Today it became known that Russian Prime Minister Vladimir Putin has signed a time table to implement Open Source software all over the Russian government. This includes Linux. This begs the question, why aren’t we? There are many inherent advantages offered by Open Source and specifically Linux.
1. Let’s talk about security. First of all, I’m not even going to address the people that blather on and on about how Windows 7 and IE 8 are really, really secure. When it comes down to national security, everything should be checked. Linux and Open Source software are really the only environment that you can literally check every single line of code in an Operating System. The United States Government can hire their own developers to line by line check each bit of code before it’s even compiled and used to verify that there are no hidden back doors or other security violations. That just isn’t possible with an Operating System that’s not Open Source. That’s not even considering the multitude of viruses and the host of malware applications that threaten Windows and even the Macintosh everyday. Do those threats exist for Linux? No. More than that, the way that Linux handles it’s permissions and security makes it virtually impossible for them to exist at all. The people out there that claim that Linux would be just as vulnerable if only it had the market share to motivate an attack don’t take into consideration some of the very basic things that are present in the Linux Operating System that prevent that from happening.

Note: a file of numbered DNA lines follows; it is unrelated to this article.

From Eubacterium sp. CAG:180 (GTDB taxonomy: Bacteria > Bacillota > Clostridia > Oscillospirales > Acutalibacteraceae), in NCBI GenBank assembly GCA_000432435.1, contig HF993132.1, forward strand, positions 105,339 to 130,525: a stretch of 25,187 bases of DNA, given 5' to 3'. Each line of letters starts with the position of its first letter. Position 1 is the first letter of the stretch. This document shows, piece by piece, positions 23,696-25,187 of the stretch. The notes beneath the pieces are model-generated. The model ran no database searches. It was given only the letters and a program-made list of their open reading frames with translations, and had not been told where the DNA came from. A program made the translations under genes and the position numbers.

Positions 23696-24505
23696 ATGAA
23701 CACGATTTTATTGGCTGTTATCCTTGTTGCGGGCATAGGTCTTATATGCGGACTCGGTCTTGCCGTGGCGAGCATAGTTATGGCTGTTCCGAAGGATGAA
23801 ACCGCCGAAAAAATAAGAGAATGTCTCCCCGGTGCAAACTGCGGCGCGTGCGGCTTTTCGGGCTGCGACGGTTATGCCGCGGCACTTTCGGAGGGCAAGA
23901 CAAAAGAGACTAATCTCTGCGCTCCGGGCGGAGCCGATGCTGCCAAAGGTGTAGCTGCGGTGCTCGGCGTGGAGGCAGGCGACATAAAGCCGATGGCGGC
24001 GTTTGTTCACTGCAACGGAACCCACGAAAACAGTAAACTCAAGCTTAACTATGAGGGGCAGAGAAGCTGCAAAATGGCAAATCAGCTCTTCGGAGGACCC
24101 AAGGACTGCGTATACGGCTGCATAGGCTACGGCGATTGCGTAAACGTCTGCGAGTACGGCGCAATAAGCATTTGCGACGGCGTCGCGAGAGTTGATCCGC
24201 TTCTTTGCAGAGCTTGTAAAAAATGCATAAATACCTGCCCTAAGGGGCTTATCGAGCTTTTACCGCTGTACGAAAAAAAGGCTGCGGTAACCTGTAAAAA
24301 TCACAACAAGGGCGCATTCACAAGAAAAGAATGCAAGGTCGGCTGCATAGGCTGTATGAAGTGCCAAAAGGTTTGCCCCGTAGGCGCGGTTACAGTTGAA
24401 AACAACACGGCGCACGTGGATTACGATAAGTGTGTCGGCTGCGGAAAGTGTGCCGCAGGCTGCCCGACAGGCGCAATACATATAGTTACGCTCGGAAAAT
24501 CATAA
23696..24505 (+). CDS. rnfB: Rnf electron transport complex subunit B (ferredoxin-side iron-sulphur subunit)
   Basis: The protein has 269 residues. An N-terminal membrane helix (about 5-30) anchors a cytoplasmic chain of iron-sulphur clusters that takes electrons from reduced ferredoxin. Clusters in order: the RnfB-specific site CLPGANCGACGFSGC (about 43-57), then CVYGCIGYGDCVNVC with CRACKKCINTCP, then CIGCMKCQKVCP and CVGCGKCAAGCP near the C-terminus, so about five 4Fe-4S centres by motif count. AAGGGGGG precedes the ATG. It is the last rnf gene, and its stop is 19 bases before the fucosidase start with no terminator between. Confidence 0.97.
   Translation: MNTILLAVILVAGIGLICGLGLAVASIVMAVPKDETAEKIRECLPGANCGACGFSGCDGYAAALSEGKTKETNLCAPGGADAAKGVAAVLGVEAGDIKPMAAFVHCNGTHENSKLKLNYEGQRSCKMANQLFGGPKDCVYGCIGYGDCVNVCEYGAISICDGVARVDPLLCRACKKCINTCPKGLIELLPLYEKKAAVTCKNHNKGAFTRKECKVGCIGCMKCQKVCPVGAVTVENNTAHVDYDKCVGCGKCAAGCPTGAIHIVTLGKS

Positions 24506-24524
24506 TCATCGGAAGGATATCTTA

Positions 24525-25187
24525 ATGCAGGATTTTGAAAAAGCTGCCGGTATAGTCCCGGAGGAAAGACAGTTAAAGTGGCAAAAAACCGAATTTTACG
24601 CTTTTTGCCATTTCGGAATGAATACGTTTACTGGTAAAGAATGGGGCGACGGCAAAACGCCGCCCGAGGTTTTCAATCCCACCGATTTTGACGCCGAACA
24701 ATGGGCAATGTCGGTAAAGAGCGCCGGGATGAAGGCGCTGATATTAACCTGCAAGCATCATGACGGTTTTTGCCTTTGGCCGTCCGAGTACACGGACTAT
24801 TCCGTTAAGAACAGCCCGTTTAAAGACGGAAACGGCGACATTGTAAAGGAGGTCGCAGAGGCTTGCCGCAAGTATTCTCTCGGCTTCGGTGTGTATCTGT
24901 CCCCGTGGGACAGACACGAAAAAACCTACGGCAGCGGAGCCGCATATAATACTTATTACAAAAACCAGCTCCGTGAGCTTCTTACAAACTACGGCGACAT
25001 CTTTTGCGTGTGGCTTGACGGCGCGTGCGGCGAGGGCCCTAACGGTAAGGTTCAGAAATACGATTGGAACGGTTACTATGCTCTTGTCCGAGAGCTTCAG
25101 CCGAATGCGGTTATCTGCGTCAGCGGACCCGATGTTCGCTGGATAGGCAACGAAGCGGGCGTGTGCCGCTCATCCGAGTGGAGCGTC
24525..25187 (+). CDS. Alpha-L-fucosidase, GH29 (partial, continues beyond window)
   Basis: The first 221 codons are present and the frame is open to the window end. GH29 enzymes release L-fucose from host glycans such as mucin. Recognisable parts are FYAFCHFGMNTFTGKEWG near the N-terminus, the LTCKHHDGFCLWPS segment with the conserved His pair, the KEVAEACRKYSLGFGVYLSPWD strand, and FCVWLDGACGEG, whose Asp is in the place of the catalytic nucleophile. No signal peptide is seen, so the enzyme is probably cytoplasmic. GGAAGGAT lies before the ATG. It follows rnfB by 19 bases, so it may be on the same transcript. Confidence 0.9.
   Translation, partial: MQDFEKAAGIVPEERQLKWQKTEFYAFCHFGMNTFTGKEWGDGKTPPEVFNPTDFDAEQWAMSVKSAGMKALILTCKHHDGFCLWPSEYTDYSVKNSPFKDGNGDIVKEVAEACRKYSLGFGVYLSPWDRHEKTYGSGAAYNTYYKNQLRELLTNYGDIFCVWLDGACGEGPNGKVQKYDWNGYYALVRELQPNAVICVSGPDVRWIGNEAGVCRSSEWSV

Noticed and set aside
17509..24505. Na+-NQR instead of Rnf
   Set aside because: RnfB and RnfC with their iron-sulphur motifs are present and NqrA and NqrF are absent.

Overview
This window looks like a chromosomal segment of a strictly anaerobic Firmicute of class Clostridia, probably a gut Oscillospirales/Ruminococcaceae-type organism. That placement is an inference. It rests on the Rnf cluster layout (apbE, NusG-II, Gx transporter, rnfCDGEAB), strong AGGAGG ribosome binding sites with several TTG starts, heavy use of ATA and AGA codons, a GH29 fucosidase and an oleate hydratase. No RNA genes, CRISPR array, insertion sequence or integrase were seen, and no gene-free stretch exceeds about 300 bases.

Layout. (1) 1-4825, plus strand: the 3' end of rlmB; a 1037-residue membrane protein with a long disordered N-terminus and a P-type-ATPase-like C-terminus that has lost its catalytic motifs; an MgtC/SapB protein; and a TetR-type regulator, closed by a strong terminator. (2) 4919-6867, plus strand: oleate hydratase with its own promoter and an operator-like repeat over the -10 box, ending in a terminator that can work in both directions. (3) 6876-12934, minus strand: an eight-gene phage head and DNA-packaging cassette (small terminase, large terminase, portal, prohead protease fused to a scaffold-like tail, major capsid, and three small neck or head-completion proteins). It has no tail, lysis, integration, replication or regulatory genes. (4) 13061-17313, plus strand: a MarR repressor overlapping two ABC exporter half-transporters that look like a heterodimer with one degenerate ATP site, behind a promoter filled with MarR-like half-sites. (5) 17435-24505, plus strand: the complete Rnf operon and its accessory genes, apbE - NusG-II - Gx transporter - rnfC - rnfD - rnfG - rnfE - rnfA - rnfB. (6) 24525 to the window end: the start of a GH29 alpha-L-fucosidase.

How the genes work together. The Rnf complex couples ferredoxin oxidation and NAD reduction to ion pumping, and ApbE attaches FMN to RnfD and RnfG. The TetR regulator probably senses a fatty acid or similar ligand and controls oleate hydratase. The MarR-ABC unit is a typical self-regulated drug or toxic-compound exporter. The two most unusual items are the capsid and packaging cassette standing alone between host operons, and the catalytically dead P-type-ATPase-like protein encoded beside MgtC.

2. Ease of Use. Linux is often thought to be the hobbyist’s Operating System. Too difficult to use for the lay person. This just flat out isn’t the case. If the United States Government were to implement Linux, most people wouldn’t even need to be retrained to use the new Operating System. Quite literally, the skills that they already have would be more than sufficient to use Linux. LibreOffice (Open Office) is close enough in it’s setup that anybody that’s used Microsoft Office could jump right in. Web browsers that exist for Windows already exist for Linux. Further, any applications that are used on a Linux system that are also Open Source share the security advantages mentioned in section one. Do you honestly think that Microsoft would allow anyone, even the United States Government, to go line by line through Microsoft Office and verify that their code is secure? Even if they did, can you imagine what it would take to get any fixes implemented that would be required to actually make that code secure?
3. Cost. OK, let’s imagine a world where Microsoft just gives away Windows and Office and never asks you to pay one thin dime for the privilege of using it. After you’ve all calmed down from your hysterical laughing fit, we’ll assume for the moment that this is actually the case. Even if Windows and Office were free of charge, Linux would still be cheaper based on it’s higher stability and better security. Of course, we all know that Microsoft is going to take it’s pound of flesh. As each dollar goes from the tax paying American’s pocket into Microsoft’s, it should become more and more obvious that Linux and Open Source is the better answer.
There are a lot of reasons that the United States Government should seriously consider following in Russia’s footsteps and adopt both Linux and other Open Source software as their standard. Cost, ease of use, and plain old national security. These reasons should be enough to tip us in that direction. That really begs the question, why haven’t we already done it? For that question, I don’t have an answer.